Have you ever worked in an 'agile shop' that actually feels more like waterfall development? Raises hand – I have and it's pretty terrible.
Is your process from the Agile region of France or is it just a sparking waterfall?
With the term lost all of its meaning, applying to a new job can feel like playing Russian roulette with the development process.
In my experience, Agile software development teams tend to fall into one of three patterns. Each is defined by how it receives user feedback and adapts to requirement changes. Because software systems are living entities – and because 'Agile' has been thoroughly co-opted and rendered meaningless – they are named after living things.
These patterns help me find out where my software development process really lies, and advocate for a better fit if the current one is not working out.
_Look how agile I am!
The boar charges forward. It moves fast and breaks things. To the boar, velocity is king and its skin is too thick to feel customer feedback. The boar finds a shiny thing far on the horizon – usually about 3 months out – estimates how fast it can run, and sprints forward.
The boar thinks it's agile. Look at how fast it runs and how far it goes! Sometimes the boar hits a snag or gets lost, but the setbacks only enrage the boar to move even faster to catch up.
The saddest type of boar is the Babirusa, a type of wild pig native to Indonesia. They have long fearsome front tusks that are a sight to behold. Unfortunately for the babirusa, those front teeth have the habit of arching back and eventually growing into their skulls.
_What happens when tech debt is never paid.
This mirrors my experience working on a team that chases feature velocity at all costs. When velocity inadvertently drops due to past design decisions and tech debt, the result is usually adding additional developers – causing the tusks to grow even faster. A better solution I have seen is some sort of specification gathering process improvement. Better spec helps, but it's not a replacement for refactoring.
It's not always bad to be the boar. It's useful when you are working out an MVP in order to start receiving consumer feedback or working on a proof of concept when technical feasibility cannot be determined. It's only a problem when you care about customer feedback – not a guarantee at large enterprise companies or startups with more VC money than sense.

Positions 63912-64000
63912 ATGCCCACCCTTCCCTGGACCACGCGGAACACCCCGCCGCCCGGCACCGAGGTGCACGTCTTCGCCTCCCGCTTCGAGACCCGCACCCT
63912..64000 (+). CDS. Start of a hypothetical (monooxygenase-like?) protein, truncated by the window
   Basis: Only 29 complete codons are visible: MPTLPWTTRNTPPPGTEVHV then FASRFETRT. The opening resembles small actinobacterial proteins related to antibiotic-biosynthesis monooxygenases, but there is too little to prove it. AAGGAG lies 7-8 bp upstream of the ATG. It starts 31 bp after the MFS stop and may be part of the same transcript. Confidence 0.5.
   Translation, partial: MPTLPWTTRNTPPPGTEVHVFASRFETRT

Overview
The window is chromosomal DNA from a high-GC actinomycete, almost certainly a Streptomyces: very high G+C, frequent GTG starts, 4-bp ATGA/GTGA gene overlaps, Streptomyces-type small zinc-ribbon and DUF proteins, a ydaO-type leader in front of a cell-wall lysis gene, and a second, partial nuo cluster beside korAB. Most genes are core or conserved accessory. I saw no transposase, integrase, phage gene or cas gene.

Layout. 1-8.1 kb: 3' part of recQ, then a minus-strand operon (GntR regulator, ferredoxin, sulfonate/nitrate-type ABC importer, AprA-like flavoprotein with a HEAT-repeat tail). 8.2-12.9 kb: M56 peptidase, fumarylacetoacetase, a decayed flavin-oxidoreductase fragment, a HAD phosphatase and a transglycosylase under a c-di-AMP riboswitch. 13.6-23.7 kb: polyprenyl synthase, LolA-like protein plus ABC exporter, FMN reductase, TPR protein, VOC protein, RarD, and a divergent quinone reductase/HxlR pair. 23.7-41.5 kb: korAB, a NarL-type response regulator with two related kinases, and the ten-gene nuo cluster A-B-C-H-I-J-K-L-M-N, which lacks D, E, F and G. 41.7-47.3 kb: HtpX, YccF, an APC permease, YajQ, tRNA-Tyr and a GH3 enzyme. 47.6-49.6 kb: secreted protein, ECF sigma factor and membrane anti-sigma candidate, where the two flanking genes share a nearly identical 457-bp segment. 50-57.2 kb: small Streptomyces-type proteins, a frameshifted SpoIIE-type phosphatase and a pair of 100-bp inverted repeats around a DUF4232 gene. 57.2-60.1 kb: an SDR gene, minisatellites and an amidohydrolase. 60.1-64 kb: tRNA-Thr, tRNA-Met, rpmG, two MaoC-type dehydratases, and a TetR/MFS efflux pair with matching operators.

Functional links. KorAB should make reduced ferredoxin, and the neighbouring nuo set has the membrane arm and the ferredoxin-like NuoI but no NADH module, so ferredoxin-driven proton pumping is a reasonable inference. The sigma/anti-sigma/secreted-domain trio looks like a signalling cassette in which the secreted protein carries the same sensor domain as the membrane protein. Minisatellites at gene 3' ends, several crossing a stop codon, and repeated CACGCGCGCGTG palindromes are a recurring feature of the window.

Lobsters are not just delicious, they are also long-lived. They can live for up to 72 years – which compares favorably to the boar's 10-year average lifespan. Lobsters have a hard exoskeleton – aka shell – made out of chiton. Because of this, they must periodically molt in order to keep on growing.
Molting is more about hiding in a cave than a walk in the park. The lobster is extremely vulnerable after molting and an estimated 10 percent of lobsters die after each molting process. But they must molt or their shell will stop them from growing.
While the only hard exoskeletons I encounter at my job are the plastic caps on my keyboard, past design decisions form the exoskeleton of our codebase. And unless we have built the same exact software system before – in which case just
cp -r it – we are bound to make incorrect design decisions. And whereas the boar keeps on charging forward even as its tusks are growing inward, the lobster knows when it is time to molt. Software molting takes the form of either a refactoring/hardening period or a rewrite.
A portrait of the author refactoring a data table component.
While a younger lobster may molt multiple times a year, a major one tends to only molt once a year or once every two years. A piece of long-live software tends to have a trashing rebellious period of rewrites before settling down to a refactoring rhyme.